AI application in OC was initially focused on integrating data from imaging, histology, clinical and laboratory markers to improve diagnosis, surgery, treatment and prognostication32. Here, AI combined with multiple different combinations of CpG markers, statistical and bioinformatic approaches yielded high diagnostic accuracy for OC detection with an AUC close to or equal to 1.0. Despite the small number of cases in the study statistical significance was achieved with the lower confidence interval for AUC ≥ 0.85. This was true when using a small or large number of CpG methylation markers. The spectacular advances of DL in imaging and face recognition have fueled interest in cancer applications such as interpreting radiological images and histologic slides. In our analyses, DL appeared consistently superior to the other AI platforms for OC detection with AUC (95% CI) 1.0 (0.95–1.0), Tables 2, 3 and Supplemental Table 4. Promoter methylation was found to be an early event in OC pathogenesis8. We therefore evaluated the utility of CpG methylation confined to the promoter region of thousands of genes across the genome. Comparably high diagnostic performances were achieved with AI algorithms. Overall, the AUC (95% CI) 1.0 (0.80–1.0) and for DL this was AUC (95% CI) 1.0 (0.95–1.0) (Supplemental Table 4). This suggests the potential of promotor methylation analysis using cfDNA for the early detection of OC.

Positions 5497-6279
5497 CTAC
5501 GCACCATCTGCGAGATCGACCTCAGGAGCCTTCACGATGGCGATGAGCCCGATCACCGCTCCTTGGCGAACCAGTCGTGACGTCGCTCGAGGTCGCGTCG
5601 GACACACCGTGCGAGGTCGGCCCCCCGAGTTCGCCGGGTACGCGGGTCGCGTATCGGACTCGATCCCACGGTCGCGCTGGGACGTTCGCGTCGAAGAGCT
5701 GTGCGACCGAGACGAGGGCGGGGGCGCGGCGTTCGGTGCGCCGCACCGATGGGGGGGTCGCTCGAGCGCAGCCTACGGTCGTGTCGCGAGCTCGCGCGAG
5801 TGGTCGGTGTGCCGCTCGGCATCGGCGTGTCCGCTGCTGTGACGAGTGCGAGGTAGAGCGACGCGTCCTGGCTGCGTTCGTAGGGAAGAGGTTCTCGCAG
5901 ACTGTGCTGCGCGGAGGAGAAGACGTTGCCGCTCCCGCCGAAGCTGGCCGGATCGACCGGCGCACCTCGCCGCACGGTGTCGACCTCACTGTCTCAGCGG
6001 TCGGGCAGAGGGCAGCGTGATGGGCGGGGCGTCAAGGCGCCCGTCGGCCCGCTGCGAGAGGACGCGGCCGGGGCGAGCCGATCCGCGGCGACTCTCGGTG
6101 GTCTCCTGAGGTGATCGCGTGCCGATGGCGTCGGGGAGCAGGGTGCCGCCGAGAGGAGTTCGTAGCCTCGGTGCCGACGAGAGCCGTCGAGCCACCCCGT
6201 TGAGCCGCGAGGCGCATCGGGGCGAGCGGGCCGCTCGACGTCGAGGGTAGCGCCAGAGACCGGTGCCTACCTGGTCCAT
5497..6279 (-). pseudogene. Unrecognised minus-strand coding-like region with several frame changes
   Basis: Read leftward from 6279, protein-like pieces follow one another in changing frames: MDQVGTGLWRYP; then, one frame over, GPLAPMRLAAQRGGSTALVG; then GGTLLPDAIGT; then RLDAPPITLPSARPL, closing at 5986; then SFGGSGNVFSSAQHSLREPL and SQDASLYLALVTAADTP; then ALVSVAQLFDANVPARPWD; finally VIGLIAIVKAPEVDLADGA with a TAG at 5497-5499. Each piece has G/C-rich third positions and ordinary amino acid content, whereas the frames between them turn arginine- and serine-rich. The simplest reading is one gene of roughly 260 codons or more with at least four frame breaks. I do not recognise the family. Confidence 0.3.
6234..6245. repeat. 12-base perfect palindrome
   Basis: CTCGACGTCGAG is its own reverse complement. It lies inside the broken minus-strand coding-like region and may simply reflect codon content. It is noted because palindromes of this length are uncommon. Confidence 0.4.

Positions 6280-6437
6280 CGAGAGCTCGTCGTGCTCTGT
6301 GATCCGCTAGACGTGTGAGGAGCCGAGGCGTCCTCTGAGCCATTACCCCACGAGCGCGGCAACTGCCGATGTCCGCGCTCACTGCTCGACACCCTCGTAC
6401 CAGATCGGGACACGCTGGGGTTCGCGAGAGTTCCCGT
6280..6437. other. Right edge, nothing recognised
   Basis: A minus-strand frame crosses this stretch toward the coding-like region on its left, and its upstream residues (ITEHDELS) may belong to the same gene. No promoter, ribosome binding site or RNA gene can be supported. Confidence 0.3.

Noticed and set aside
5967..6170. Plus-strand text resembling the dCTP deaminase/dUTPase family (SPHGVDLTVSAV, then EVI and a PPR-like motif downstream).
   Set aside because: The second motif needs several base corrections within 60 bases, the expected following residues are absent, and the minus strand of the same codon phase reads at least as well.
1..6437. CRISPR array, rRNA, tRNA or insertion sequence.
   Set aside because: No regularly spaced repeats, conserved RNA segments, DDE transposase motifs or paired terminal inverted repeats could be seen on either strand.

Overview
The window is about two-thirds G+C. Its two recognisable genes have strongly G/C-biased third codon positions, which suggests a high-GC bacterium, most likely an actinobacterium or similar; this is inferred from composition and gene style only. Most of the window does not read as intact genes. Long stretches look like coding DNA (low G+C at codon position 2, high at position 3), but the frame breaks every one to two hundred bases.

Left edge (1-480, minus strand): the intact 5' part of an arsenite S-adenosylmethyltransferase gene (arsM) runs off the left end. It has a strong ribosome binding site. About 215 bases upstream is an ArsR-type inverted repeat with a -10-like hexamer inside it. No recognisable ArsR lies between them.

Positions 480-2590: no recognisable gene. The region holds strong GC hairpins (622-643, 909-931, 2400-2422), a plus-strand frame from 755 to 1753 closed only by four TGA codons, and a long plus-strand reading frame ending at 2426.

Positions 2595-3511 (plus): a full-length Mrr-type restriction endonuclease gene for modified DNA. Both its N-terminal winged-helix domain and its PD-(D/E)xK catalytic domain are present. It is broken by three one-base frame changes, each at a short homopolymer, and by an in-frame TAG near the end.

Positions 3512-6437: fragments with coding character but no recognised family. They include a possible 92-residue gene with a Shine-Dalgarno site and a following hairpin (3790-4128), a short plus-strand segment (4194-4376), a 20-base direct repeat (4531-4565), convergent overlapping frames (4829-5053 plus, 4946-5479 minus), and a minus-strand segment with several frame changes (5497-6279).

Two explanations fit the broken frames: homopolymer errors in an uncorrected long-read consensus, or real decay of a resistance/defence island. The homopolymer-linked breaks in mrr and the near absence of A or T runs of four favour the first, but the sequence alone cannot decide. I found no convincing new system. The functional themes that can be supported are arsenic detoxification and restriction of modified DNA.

We used AI to rank and thus identify the best predictive markers across different platforms. Five CpGs (genes) were found to be consistently among the top markers in four of the six AI platforms. Based on this approach, the ANO2 (TMEM16B) gene appeared to be the most significant gene among them. This gene functions as Ca2+ activated Cl channels (CaCCs), an ion channel involved in transepithelial ion transport and smooth muscle contraction33. Of note, calcium channels play a significant role in controlling cell cycle and resistance to apoptosis34. The specific significance of ANO2 relative to OC needs to be investigated. The cg16474643 (ATP11A) was the next most significant methylation marker (gene). The (ATP11A) gene affects the epithelial to mesenchymal transition (EMT) mechanism observed in pancreatic cancer35. During the EMT process, the epithelial cells lose their polarity and are transformed into mesenchymal cells with amplified migratory capacity required in cancer cells36. We were unable to find similar information on the impact of this gene in OC. cg05476766 (AGAP1) was another significant marker. Single nucleotide polymorphism of AGAP1 is associated with reduced survival rates in OC patients undergoing treatment with bevacizumab with potential utility in OC detection37.